Factors affecting the adoption of multiple climate‐smart agricultural practices in the Indo‐Gangetic Plains of India
Prakash Aryal, Jeetendra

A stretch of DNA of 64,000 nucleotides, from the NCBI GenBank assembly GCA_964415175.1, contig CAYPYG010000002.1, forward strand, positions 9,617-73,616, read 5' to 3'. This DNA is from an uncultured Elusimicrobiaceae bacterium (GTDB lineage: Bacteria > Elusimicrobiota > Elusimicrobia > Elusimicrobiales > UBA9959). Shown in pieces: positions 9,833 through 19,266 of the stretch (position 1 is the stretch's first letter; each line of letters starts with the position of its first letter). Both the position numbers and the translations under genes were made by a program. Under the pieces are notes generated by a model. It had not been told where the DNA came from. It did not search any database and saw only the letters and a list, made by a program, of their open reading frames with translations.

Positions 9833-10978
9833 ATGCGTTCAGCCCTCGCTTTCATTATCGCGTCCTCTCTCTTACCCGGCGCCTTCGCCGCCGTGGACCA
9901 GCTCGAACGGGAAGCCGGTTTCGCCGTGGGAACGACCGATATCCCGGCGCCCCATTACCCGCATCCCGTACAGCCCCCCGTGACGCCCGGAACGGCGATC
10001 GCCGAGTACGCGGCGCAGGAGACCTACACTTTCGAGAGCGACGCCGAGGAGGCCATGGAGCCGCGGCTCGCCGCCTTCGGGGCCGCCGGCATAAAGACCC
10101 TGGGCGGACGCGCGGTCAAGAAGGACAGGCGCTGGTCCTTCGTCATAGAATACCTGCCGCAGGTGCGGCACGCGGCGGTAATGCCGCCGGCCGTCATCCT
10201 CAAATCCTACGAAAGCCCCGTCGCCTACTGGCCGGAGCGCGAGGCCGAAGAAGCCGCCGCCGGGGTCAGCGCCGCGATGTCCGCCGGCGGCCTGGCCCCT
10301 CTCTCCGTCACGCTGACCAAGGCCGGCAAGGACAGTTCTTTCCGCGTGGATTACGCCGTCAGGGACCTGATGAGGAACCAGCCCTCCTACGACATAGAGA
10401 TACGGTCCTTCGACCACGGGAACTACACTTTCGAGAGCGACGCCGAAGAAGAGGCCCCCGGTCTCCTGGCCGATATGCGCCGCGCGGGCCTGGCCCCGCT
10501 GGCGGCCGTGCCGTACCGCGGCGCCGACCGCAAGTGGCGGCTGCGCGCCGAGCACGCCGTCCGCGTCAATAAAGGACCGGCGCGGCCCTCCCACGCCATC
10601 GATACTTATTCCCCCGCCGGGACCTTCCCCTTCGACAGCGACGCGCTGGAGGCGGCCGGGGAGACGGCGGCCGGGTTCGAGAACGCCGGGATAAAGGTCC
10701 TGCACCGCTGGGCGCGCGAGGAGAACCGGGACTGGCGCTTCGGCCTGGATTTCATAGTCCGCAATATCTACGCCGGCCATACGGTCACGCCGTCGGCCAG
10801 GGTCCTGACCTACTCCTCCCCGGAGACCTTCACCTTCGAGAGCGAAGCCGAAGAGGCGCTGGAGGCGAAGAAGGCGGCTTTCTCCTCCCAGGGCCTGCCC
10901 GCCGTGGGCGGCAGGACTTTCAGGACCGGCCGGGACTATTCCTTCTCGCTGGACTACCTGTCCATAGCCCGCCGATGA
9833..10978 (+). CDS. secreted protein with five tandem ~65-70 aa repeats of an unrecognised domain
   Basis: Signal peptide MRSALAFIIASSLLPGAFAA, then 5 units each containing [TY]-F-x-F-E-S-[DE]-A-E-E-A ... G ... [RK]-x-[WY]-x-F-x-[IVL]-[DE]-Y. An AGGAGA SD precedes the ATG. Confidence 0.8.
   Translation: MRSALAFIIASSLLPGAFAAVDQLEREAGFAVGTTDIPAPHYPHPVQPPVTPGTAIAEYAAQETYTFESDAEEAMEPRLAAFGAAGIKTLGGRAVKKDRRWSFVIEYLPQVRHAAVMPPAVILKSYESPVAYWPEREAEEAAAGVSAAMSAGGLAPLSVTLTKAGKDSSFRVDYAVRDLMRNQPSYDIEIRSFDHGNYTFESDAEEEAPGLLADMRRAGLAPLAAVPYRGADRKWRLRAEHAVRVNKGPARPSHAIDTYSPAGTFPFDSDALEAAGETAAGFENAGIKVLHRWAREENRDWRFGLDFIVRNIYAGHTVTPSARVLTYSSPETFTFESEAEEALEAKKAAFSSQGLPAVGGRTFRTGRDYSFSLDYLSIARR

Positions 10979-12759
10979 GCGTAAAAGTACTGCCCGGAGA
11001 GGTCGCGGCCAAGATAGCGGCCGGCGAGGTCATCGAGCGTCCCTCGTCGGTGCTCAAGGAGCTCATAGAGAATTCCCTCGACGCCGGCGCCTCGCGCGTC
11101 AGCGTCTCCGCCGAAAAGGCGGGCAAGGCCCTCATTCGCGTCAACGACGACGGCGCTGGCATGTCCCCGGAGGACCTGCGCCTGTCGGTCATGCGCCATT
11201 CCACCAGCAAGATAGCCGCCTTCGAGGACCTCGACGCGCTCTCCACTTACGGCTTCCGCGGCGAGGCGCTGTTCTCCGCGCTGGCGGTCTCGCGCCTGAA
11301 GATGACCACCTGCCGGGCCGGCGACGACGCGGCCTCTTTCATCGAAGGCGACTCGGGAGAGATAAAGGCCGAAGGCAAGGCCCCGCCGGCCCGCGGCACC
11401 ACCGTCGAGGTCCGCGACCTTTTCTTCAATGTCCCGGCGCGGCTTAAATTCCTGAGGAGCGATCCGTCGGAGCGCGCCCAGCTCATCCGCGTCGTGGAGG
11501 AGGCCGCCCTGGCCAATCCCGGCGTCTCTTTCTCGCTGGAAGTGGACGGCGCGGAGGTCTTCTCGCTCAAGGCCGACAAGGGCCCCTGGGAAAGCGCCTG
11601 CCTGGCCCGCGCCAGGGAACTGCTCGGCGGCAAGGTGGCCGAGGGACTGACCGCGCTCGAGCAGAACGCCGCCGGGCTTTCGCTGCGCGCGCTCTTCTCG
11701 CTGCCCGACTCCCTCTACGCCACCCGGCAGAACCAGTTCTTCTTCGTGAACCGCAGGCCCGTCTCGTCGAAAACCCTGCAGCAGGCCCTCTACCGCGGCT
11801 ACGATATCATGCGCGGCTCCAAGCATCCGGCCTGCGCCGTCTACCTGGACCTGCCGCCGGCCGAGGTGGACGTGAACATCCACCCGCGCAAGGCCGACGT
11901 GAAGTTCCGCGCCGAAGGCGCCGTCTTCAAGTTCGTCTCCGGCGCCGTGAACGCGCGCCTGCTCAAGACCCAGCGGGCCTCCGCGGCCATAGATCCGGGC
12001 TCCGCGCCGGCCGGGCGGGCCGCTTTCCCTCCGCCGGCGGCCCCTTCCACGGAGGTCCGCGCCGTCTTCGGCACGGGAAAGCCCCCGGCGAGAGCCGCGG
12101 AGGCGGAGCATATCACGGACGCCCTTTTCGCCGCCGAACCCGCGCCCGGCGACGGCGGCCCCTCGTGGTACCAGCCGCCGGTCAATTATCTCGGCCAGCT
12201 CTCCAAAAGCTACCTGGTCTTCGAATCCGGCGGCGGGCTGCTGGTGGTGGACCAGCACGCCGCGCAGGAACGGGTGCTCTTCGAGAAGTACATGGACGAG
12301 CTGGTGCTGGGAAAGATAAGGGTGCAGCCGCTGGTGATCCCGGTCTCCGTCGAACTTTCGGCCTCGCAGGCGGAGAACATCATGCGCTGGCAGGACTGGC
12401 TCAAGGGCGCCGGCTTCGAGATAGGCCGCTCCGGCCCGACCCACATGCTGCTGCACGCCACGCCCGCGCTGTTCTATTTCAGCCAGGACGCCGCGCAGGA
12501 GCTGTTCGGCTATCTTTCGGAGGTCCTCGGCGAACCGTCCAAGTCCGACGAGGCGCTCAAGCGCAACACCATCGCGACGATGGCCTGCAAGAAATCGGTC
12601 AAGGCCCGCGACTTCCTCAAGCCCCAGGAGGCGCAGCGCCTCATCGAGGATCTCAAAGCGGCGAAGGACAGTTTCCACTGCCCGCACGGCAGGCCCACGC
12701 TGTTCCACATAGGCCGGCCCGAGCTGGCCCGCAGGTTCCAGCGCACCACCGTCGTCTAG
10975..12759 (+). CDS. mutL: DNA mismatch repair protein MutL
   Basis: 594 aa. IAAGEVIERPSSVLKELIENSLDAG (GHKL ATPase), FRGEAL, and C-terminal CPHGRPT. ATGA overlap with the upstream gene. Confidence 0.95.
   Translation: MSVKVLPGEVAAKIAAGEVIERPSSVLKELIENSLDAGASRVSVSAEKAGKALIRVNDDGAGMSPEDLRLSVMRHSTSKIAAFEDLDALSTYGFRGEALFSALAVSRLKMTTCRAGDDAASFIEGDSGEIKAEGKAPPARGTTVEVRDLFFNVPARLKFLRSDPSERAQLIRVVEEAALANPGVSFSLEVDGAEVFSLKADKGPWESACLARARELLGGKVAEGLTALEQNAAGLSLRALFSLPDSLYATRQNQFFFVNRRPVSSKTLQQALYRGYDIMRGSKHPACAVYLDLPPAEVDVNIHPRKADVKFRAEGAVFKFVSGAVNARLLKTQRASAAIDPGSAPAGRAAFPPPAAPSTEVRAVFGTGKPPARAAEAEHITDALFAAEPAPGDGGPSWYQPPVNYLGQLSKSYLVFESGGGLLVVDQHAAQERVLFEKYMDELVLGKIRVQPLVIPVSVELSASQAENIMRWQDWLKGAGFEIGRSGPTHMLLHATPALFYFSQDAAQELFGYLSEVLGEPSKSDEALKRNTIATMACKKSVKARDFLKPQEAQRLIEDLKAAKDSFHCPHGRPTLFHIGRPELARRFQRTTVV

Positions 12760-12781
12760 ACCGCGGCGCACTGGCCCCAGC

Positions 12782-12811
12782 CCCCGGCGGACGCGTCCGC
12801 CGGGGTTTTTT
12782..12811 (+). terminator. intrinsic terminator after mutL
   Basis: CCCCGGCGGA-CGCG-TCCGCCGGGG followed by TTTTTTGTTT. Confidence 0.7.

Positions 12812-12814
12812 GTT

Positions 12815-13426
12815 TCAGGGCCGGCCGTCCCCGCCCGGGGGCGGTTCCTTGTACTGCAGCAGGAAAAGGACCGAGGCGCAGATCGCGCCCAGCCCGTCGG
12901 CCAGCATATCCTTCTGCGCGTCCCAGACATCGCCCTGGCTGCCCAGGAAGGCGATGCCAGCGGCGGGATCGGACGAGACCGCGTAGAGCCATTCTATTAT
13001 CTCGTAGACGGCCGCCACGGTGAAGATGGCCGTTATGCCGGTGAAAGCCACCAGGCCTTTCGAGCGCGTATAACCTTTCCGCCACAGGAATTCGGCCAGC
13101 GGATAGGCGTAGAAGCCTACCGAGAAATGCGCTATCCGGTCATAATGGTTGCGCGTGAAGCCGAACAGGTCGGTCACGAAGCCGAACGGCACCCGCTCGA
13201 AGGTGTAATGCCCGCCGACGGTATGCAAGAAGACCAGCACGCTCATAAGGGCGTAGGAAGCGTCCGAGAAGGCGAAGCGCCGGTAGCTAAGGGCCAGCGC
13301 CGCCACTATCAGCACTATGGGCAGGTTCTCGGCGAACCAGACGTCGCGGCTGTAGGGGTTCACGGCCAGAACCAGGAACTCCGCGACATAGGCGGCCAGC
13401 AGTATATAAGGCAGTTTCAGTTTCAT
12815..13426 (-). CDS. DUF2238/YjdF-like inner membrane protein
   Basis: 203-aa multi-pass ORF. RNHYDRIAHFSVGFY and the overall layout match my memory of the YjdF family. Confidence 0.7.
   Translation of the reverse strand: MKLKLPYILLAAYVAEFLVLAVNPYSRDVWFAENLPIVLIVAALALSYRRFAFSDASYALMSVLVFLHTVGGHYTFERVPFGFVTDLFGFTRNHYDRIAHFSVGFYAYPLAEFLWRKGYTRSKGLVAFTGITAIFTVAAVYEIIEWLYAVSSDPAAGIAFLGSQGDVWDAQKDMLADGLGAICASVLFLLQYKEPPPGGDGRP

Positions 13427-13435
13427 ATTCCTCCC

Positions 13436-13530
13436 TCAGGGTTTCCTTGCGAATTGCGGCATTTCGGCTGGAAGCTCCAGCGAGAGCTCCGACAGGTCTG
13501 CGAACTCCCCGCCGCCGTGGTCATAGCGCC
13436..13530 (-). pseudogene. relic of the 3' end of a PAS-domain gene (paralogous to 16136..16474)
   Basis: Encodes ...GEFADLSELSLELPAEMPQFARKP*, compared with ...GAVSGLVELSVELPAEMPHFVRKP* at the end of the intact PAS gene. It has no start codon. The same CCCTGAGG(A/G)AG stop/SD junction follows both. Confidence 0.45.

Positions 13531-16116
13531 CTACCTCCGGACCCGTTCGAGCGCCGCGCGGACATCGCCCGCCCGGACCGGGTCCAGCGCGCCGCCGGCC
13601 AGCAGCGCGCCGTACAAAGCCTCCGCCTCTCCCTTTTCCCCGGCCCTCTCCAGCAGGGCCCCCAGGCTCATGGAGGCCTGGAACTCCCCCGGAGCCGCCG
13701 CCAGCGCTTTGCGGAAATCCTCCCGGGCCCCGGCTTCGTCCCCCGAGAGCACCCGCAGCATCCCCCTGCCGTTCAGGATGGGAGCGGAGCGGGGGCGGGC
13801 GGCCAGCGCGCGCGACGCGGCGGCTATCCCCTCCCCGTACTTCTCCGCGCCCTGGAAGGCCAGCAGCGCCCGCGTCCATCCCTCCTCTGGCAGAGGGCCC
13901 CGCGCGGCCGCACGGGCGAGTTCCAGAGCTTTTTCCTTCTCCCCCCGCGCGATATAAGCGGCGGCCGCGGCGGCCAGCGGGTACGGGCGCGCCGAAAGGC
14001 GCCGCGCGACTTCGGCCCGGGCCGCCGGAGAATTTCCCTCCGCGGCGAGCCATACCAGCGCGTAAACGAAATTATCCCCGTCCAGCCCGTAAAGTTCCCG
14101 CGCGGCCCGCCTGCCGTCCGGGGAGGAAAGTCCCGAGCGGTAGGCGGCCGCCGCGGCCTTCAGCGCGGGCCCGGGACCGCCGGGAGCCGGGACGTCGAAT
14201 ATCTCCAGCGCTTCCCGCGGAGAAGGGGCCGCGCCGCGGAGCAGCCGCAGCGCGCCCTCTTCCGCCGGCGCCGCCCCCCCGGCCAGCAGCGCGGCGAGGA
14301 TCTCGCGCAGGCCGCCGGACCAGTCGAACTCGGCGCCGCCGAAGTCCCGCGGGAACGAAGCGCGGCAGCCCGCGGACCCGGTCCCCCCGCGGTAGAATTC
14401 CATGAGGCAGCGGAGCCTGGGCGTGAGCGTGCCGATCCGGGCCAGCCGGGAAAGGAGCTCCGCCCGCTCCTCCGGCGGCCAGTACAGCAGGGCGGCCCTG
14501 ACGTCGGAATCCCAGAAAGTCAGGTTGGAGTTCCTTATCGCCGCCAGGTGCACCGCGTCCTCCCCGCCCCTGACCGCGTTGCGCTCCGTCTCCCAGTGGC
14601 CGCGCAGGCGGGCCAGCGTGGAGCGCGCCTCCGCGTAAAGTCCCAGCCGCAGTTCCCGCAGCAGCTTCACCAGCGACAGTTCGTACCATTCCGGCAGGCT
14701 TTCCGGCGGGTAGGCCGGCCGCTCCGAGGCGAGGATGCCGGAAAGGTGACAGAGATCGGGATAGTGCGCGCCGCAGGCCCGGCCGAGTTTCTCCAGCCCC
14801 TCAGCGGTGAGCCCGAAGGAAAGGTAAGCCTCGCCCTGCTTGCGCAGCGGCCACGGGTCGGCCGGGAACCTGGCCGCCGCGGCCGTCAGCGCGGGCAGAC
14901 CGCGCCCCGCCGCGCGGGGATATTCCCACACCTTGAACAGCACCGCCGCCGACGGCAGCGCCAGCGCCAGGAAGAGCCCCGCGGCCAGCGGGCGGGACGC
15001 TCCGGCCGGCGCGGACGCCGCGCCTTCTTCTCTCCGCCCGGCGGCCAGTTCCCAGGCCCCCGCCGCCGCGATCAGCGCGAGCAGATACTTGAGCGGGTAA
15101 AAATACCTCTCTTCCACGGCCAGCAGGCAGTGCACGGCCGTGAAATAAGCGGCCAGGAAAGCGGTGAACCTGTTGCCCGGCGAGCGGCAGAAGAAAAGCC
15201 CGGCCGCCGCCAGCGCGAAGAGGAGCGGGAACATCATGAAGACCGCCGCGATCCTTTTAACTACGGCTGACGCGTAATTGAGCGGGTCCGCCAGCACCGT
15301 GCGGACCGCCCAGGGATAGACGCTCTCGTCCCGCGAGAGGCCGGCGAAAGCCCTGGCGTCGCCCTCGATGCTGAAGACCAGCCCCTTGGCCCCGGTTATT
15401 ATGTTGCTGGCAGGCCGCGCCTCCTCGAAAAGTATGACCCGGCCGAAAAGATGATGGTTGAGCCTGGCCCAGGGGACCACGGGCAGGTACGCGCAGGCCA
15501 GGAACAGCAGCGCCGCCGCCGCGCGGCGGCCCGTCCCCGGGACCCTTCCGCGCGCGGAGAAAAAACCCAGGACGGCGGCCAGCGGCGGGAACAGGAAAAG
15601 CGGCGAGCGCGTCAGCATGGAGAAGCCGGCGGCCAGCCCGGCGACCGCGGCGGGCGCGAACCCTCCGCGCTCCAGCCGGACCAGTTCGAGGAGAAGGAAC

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Climate change poses a major threat to agricultural production and food security in India, and climate‐smart agriculture (CSA) is crucial in addressing the potential impacts. Using survey data from 1,267 farm households in 25 villages from Bihar and Haryana in the Indo‐Gangetic Plains, this study analyzes the factors that determine the probability and level of adoption of multiple CSA practices, including seeds of stress‐tolerant varieties, minimum tillage, laser land leveling, site‐specific nutrient management and crop diversification. We applied a multivariate probit model for the simultaneous multiple adoption decisions, and ordered probit models for assessing the factors affecting the level of adoption. The adoption of the various CSA practices is interrelated, whereas several factors, including household characteristics, plot characteristics, market access and major climate risks are found to affect the probability and level of CSA adoption. Climate‐smart agriculture (CSA) adoption and its intensity also vary significantly between eastern Bihar, which is relatively poor and densely populated, and north‐western Haryana. Engaging multiple stakeholders such as farmers, agricultural institutions, agricultural service providers and concerned government departments at the local level is crucial for the large‐scale uptake of CSA. The study, therefore, calls for agricultural policy reforms so that most of the issues related to the uptake of CSA can be adequately addressed.